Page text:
The problem with Windows today, I believe, is how we write software. Software is bloated and slow, so no wonder the hardware has a tough time keeping up with it. The software is what makes the hardware look bad and this does not appear to be limited to Windows, but even IOS and Android (everybody uses OOP today). According to Herb Sutters talk, he commented how all these platforms have had problems dealing with performance. Why do you think all the mobile devices today are going the route of mult-core CPU’s ? Even dual core is not enough anymore, but now quad cores are becoming the norm. I see a mindset of “well the software is not fast enough, so let’s just add a couple more cores to the CPU and all will be fine”. So what about the software ?
Also look at the problems created by over eager hardware designs of computing devices. Everybody touts “retina” displays and PPI. The 3rd/4th generation IPads quadruples the pixels on the screen and everybody is excited. As a programmer who has been around awhile my first reaction is “the hardware has to do four times as much work now”. If software was slow before, it will be even worse now. Everybody touted the 4th generation IPad with its new more powerful CPU. “Wow”, they added so much more power. Has anyone ever considered that maybe they had to ? When they switched to the retina display, the CPU had to work a lot harder than before. Maybe Apple realized they need to spice up the IPad CPU even more to better compensate. The real question is, “is the performance today any better than in the previous years, overall” ?
Maybe we need to go back to basics and learn how to write better software. Software needs to be more efficient. Performance needs to be a high priority.
I also feel that programming has been made too complex. In the old days, many turned a hobby into a trade by learning programming on their own. Languages like BASIC introduced many to programming. I really don’t feel that many who moved on from BASIC to C eventually, did this because they did not like the language. I feel they likely felt they needed more power and the only languages touted as high performance were things like C. C does not have a natural syntax to it, like BASIC does. C is harder to learn. Even VB.NET has destroyed the BASIC language syntax by moving closer to its C# cousin. OOP has taken over languages to the point where they are not naturally any more, but more complex.
What we need today is programming languages with a more natural, easy to understand syntax (like Basic). We need programming languages which compile lightning fast and produce tiny executables. We need to get away from the overuse of OOP (OOP adds too much overhead and complexity). We need to produce simpler, less complex API’s for programmers to access. API’s need to be built in multiple levels, starting from low level to medium level and then to high level, building on each previous level. Modular design is not limited to OOP, but has to do with the layout and levels one builds into an API (or Library). IMO, Procedural based libraries can be written in such a way that we could likely double the performance of many of our computers todays by just writing software better.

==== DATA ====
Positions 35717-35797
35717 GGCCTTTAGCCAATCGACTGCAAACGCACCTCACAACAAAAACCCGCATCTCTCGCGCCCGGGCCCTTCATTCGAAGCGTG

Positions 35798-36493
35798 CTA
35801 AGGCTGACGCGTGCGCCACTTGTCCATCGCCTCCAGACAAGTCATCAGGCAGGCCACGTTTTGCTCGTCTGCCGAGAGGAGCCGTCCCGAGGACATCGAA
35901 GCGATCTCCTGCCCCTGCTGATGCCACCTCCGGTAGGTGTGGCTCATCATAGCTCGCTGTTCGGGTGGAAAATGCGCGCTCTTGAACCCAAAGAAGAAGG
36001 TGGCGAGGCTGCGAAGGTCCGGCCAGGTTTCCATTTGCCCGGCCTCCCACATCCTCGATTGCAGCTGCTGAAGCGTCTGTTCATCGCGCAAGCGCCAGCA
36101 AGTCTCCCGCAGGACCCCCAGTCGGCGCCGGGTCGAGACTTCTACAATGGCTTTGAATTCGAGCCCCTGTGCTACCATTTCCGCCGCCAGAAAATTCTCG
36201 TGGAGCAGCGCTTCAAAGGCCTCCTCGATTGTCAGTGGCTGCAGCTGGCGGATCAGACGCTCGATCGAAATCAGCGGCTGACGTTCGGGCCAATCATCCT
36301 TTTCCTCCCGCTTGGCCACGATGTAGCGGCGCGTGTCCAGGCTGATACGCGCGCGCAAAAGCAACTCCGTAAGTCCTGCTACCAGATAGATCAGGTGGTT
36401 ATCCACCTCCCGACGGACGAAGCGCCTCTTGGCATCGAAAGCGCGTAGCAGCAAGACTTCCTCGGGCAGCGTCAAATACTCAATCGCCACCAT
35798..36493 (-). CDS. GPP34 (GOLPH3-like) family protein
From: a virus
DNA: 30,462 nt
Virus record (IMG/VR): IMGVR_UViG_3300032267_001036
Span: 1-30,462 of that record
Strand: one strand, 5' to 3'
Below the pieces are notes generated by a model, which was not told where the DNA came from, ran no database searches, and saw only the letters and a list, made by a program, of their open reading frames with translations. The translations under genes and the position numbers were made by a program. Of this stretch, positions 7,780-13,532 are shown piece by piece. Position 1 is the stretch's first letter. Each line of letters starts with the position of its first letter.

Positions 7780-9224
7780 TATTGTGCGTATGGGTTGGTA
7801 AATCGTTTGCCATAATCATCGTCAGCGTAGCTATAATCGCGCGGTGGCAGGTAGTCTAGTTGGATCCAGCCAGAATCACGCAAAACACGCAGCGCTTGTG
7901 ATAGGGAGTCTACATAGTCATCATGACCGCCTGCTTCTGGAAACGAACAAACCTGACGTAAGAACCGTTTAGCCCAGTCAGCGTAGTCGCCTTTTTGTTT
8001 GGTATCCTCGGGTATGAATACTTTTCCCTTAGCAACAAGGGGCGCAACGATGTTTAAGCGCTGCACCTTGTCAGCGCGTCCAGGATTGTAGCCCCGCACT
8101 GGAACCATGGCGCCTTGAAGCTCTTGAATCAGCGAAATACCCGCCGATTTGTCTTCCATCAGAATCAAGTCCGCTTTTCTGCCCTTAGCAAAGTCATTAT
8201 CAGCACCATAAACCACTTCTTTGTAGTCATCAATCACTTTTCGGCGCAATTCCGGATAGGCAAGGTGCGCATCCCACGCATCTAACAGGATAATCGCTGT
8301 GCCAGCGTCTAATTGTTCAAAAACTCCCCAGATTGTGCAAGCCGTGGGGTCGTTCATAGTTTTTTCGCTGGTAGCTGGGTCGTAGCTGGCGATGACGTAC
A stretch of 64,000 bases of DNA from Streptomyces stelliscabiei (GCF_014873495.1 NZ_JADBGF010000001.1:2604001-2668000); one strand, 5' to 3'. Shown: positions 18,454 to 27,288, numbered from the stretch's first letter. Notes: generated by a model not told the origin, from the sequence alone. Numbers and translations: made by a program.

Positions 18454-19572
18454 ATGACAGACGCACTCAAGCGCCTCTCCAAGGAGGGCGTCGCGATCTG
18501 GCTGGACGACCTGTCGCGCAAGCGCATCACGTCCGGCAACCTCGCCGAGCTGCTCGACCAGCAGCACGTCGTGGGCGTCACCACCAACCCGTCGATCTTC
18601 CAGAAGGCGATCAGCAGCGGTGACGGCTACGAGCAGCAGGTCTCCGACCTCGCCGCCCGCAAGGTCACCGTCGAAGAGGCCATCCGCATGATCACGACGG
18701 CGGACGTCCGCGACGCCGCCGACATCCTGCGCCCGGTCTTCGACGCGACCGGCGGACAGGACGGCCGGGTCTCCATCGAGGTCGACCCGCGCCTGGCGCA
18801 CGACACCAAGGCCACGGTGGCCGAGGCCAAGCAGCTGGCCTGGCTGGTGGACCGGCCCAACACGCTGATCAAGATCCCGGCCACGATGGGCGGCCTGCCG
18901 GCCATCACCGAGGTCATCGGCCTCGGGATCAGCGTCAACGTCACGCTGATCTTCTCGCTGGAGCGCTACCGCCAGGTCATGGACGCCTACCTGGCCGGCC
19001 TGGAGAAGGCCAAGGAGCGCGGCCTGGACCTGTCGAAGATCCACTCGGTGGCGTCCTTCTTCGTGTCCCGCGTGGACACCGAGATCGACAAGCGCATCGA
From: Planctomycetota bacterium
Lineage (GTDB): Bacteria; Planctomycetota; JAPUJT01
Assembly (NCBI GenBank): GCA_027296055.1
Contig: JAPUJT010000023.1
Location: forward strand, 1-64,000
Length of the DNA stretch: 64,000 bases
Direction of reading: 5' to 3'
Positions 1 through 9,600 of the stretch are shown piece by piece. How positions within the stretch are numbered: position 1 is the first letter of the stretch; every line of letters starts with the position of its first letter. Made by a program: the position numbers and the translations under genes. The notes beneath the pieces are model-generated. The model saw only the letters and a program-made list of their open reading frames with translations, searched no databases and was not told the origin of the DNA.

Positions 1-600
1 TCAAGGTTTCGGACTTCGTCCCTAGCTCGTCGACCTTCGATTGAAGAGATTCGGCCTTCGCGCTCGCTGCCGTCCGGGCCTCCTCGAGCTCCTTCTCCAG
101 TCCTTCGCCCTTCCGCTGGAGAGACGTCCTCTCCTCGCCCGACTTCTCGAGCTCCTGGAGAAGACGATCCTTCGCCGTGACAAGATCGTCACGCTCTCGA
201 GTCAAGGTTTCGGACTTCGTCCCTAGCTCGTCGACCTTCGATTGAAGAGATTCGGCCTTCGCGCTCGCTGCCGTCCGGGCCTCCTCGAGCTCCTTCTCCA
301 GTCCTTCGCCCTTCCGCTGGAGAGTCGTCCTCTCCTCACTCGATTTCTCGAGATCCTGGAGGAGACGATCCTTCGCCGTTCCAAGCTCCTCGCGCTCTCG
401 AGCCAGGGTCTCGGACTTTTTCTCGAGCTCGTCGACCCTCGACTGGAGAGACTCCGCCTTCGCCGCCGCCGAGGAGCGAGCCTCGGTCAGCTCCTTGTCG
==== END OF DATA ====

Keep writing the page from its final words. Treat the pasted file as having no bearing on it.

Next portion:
Would you like to see what a programmer is really made of ?
If the average programmer using say “dot.net” likely has a computer with at least a Core i7 CPU, 8 gigs of memory and terrabytes of disk space, then why not make him (or her) , for a couple weeks, be forced to use a computer with an Atom CPU, 1 gig of memory and a 32 gig SSD ? Now see how quickly they start crying out “it’s all too slow, what do I do now” ?
Now many will say, “that is not realistic and it can’t be done”.
I say to you, yes it can. While I just recently switched to a better PC (Pentium D 3.2 ghz CPU and 2 gig memory) because my long time trusty XP PC experienced system crashes multiple times and I had to move to something more reliable, for the previous 6 years or more I have been developing all my Windows software on a Windows XP computer, with a 2.5 ghz Celeron CPU with only 768 megabytes of memory. Celeron CPUs have the same reputation as Atom and have not been known for power. The current Atom CPUs are more powerful today than my XP computers Celeron CPU. The Atom dual cores are extremely powerful compared to the desktops found in the early 2000′s (when XP was released).
How many programmers today would be willing to use a PC with an Atom CPU as their primary development computer ?
I have no problem with such a computer. I can easily compile 60,000 lines of code in just a few seconds using PowerBasic on such a computer.
My entire development system (PowerBasic compiler and EZGUI 5.0 Pro) only take about 20 megabytes of disk space and will run fine on about any PC made in the last 15 years. Visual Studio weighs in at 2 gigabytes or more of disk space. That means I am developing software with a set of tools that take up 1/100th the space of Visual Studio. I even designed EZGUI so one could even hand code their apps (like we used too) if they didn’t like working in a Visual Design environment.
I do like some aspects of Windows 8, even Metro (even though I prefer the desktop), but maybe we need a real programming renaissance today. The power of native coding using native API’s using better compilers could produce some amazing results. If less hardware is required to run the software, cheaper laptops and tablets could be manufactured, since the software would require less.